At the 59th annual conference of the Association of Canadian Port Authorities in Vancouver this year, Rear Admiral Art McDonald, Commander Maritime Forces Pacific, told delegates, “This is a new oceanic age, and not since the great era of exploration in the 16th century have oceans played such an important role in global affairs as they do today. Unprecedented levels of commerce move across the world’s oceans, great power politics are being played out once again at sea, and oceans are central to the health of the planet in an age of profound climate change.” Once seen as a barrier, he said, the seas have now become a global highway, as maritime activities continue to increase on the water. “The role of the world’s oceans is connecting Canadians to the world and to each other, with three expansive oceans,” he says. Rear Admiral McDonald points out that Canada is the 11th largest exporter and 10th largest importer in the world. “More than $200 billion worth of goods are transported via seaborne trade to and from Canadian ports each year.”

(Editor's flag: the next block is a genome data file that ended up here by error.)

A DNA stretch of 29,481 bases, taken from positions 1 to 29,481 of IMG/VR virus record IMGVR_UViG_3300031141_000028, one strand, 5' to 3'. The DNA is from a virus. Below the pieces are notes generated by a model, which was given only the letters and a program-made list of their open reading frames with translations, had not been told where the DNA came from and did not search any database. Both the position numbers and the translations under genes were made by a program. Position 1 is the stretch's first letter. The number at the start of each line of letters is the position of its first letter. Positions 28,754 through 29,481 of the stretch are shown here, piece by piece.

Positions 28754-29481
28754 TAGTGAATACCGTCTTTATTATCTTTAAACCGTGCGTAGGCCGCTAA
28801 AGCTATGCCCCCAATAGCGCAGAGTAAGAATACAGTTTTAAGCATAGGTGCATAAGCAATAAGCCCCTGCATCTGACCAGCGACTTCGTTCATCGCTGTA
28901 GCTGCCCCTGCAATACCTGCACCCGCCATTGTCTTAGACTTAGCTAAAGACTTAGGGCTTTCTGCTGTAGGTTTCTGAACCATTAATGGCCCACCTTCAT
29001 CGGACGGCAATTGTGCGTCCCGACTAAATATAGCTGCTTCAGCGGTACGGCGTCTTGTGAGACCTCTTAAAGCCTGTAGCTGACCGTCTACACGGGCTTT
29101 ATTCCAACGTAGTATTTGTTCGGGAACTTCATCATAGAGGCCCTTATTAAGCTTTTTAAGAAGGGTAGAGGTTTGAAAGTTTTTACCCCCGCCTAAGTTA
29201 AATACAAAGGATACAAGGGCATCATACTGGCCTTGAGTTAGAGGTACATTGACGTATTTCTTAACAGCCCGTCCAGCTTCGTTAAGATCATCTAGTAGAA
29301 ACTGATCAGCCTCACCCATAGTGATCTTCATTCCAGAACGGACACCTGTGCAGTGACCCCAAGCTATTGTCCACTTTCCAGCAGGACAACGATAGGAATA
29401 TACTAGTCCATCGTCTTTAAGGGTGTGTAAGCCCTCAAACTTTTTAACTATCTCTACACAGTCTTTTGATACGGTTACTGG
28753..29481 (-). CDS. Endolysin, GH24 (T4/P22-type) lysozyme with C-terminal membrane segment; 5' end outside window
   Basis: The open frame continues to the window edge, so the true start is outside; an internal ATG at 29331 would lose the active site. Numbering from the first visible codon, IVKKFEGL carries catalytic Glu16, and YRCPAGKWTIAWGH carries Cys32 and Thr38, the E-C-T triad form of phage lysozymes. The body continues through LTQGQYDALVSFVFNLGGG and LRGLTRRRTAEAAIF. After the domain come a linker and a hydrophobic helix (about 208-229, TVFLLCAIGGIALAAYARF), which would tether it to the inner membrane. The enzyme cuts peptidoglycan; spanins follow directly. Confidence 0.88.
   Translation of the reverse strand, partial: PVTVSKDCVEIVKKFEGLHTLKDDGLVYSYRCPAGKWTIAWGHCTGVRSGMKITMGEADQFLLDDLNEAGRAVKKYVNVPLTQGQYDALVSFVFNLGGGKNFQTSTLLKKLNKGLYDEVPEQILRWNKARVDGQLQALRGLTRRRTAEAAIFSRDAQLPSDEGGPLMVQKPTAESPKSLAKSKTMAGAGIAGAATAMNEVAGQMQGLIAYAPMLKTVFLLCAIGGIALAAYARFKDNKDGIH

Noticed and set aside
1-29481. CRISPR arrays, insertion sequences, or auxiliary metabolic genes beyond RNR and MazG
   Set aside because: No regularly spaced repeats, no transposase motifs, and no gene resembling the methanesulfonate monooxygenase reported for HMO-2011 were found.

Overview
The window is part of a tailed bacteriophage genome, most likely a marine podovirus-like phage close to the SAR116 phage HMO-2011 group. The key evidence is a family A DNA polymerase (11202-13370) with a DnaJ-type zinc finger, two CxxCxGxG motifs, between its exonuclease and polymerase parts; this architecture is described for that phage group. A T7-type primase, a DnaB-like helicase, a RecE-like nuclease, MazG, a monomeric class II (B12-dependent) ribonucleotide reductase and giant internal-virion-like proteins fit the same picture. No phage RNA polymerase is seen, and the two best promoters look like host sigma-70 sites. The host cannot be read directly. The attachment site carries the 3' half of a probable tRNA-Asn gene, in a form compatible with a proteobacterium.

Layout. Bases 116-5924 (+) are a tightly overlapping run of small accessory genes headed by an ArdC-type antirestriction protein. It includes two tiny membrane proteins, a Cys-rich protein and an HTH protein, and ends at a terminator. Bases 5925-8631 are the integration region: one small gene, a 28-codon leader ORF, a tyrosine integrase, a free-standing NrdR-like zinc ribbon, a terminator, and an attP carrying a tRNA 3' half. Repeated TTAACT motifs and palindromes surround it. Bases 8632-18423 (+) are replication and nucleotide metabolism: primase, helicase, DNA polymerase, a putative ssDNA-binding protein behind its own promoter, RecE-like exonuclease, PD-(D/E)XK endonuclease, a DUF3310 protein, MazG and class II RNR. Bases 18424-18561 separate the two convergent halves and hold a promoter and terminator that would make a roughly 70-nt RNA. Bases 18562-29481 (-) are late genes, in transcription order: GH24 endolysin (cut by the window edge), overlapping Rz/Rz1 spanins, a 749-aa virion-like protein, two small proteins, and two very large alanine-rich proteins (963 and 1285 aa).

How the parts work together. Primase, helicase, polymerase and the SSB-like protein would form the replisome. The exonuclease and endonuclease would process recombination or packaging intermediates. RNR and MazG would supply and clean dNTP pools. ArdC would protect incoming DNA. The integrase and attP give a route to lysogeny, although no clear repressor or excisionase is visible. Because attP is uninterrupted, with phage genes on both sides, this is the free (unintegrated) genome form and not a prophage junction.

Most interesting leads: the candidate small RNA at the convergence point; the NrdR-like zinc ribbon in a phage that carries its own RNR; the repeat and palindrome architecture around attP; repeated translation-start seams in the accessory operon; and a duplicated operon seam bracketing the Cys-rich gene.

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Port of Montreal expands global reach with new Viau container terminal

The Port of Montreal’s new international container terminal has optimized and boosted its container-handling capacity and improved the fluidity of international goods movement in its very first year of operation.

Viau Terminal has increased the port’s container-handling capacity by 350,000 TEUs (20-foot equivalent unit containers). When combined with work carried out previously at the site and a second phase of the project, Viau Terminal will have a total handling capacity of 600,000 TEUs, ultimately increasing the Port of Montreal’s overall handling capacity on the island of Montreal to 2.1 million TEUs.